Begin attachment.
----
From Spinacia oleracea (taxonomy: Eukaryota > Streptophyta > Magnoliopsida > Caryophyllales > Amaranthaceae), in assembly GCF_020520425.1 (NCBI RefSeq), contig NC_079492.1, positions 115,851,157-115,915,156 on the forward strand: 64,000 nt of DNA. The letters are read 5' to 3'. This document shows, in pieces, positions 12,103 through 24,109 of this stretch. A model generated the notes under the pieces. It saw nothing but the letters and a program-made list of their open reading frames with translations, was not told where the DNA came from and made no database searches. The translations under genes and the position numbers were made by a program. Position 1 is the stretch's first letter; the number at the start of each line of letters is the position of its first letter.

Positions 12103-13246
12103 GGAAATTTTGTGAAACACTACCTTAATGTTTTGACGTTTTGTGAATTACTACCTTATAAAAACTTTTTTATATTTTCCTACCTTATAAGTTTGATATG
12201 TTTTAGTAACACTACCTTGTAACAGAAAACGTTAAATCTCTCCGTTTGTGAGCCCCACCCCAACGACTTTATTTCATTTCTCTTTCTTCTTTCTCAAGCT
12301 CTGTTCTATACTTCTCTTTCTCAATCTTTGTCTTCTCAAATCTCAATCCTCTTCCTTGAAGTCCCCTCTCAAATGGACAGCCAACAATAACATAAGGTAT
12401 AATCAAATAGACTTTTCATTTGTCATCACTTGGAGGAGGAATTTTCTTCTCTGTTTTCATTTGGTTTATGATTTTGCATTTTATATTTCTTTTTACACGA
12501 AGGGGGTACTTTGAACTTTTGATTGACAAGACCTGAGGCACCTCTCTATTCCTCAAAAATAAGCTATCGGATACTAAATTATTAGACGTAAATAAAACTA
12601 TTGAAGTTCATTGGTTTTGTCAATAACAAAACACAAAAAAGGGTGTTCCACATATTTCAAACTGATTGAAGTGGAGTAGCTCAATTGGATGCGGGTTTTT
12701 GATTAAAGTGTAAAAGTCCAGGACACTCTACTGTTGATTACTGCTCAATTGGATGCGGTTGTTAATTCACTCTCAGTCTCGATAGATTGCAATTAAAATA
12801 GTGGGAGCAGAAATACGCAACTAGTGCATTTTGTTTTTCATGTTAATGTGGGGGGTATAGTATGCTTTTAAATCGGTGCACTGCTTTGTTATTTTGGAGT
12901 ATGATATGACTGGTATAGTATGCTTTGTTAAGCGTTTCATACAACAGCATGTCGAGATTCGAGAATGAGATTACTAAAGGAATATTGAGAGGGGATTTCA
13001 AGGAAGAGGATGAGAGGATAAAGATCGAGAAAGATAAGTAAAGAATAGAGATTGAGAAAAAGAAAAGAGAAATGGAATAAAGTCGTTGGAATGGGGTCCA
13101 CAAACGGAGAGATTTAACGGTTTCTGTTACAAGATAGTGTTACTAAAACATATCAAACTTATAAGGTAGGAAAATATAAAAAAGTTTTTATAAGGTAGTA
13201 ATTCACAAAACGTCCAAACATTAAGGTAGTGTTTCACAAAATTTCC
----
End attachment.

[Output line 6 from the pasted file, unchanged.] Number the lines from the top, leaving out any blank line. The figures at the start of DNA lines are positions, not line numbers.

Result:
12401 AATCAAATAGACTTTTCATTTGTCATCACTTGGAGGAGGAATTTTCTTCTCTGTTTTCATTTGGTTTATGATTTTGCATTTTATATTTCTTTTTACACGA